House Republicans want changes to payroll tax deal
US House Republican leaders have said they will reject a bipartisan package on a short-term tax break for workers, in Congress' latest budget stand-off.
With a House of Representatives vote due, Speaker John Boehner said he wanted the payroll tax holiday renewed for a whole year - not just two months.
The Senate bill passed with bipartisan support on Saturday, but then rank-and-file Republicans united against it.
The White House said Mr Boehner had been swayed by a "Tea Party revolt".
If Congress cannot reach a deal by the end of this month, the payroll tax rate will rise by 2% in the new year, which analysts warn could hurt a fragile economic recovery.
The package, supported by President Barack Obama, would also extend benefits for the long-term unemployed and avert deep cuts to doctors' Medicare fees.
Public confidence in Congress has hit historic lows after a series of bitter and last-minute fights between Democrats and Republicans over spending and taxes.
After a two-hour meeting of the House Republican conference committee on Monday evening, Mr Boehner and other Republicans reiterated they would reject the Senate bill, and postponed the vote to Tuesday.
House Republicans said that after the vote, they would then request negotiations with the Senate.
"Americans are tired of Washington's short-term fixes and gimmicks," Mr Boehner said earlier on Monday. "We oppose the Senate bill because doing a two-month extension instead of a full-year extension causes uncertainty for job creators."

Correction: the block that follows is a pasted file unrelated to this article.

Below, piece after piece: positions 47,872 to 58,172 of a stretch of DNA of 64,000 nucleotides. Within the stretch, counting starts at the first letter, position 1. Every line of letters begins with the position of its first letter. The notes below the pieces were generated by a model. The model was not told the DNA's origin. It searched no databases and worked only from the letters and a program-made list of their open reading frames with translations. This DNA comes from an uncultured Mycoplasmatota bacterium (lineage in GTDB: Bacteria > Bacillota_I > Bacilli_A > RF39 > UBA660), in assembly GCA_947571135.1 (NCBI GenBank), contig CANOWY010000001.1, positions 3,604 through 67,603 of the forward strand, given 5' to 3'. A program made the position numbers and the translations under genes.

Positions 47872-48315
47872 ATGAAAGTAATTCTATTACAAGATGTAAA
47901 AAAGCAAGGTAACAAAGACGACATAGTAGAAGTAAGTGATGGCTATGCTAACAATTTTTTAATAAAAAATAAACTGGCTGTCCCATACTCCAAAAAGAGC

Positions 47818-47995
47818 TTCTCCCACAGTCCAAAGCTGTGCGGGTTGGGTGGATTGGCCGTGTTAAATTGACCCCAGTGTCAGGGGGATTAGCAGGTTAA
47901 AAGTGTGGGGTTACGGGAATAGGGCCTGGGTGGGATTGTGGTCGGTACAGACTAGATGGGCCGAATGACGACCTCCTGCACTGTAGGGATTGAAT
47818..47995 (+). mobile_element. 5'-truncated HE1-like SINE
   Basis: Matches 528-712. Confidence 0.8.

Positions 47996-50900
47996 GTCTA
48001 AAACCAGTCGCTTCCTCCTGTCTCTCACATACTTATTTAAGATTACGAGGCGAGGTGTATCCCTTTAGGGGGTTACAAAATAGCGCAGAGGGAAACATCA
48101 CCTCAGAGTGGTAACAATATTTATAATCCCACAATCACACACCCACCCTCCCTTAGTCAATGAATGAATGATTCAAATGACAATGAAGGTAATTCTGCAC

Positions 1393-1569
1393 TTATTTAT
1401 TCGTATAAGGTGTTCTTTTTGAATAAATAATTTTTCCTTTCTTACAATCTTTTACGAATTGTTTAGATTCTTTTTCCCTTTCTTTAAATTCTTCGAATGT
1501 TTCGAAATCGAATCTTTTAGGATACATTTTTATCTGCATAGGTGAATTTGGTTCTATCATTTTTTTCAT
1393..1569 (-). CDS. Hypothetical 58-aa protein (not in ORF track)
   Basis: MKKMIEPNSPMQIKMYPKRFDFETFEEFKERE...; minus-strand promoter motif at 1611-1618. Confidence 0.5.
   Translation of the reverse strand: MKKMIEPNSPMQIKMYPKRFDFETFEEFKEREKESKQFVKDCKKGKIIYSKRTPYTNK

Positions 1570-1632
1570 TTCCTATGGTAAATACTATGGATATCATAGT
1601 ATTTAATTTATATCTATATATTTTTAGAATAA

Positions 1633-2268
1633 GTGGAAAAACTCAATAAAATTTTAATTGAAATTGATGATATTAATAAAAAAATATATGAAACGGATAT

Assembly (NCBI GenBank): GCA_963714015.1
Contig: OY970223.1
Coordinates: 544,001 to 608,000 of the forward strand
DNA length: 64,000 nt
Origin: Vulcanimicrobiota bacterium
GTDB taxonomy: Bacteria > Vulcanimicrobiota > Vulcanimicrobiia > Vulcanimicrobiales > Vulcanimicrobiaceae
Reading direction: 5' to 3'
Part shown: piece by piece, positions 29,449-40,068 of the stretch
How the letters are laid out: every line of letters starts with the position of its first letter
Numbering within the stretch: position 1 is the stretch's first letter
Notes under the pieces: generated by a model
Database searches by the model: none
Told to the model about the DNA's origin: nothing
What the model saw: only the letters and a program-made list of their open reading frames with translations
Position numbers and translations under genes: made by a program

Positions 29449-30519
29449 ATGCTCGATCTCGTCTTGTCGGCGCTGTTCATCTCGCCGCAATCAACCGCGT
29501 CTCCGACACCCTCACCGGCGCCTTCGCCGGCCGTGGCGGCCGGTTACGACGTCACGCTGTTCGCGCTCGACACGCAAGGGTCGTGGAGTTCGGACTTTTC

Mr Boehner said Democrats should be willing to work until a deal had been reached
Democrats accused Mr Boehner of reneging on a deal brokered by Senate Republican leader Mitch McConnell and his Democratic counterpart Harry Reid.
Mr Reid said on Monday: "I negotiated a compromise at Speaker Boehner's request. I will not reopen negotiations until the House follows through and passes this agreement that was negotiated by Republican leaders and supported by 90% of the Senate."
When asked if Mr McConnell had produced a "bad bill", Mr Boehner did not directly criticise his counterpart.
"The Senate did their job. They produced a bill," he said. "And the House disagrees with it."
Senator Scott Brown of Massachusetts, a Republican facing a tough battle for re-election next year, was one of the 39 members of his party that voted for the Senate bill.
"The House Republicans' plan to scuttle the deal to help middle-class families is irresponsible and wrong," Mr Brown said in a statement.
The main disagreement is how to offset the cost of extending the tax break for an estimated 160 million American workers.
House Republicans said on Sunday they wanted to see tougher spending cuts in the legislation.
If no deal is struck by 31 December, annual taxes would go up by about $1,000 (£643) for the average worker.
Correspondents say that since Republicans only reluctantly agreed to the payroll tax extension in the first place, voters could blame them for any impasse.
With an election year looming, Democrats would renew their argument that Republicans only favour tax cuts for the wealthy.
The new stand-off on the payroll tax issue arose just as it appeared that Republicans had outflanked President Obama by inserting a provision that would force him to make a decision early next year on a controversial pipeline.
The White House last month delayed until after next year's elections saying whether or not it would approve the Keystone XL project, amid strong objections from environmental groups and the US state of Nebraska.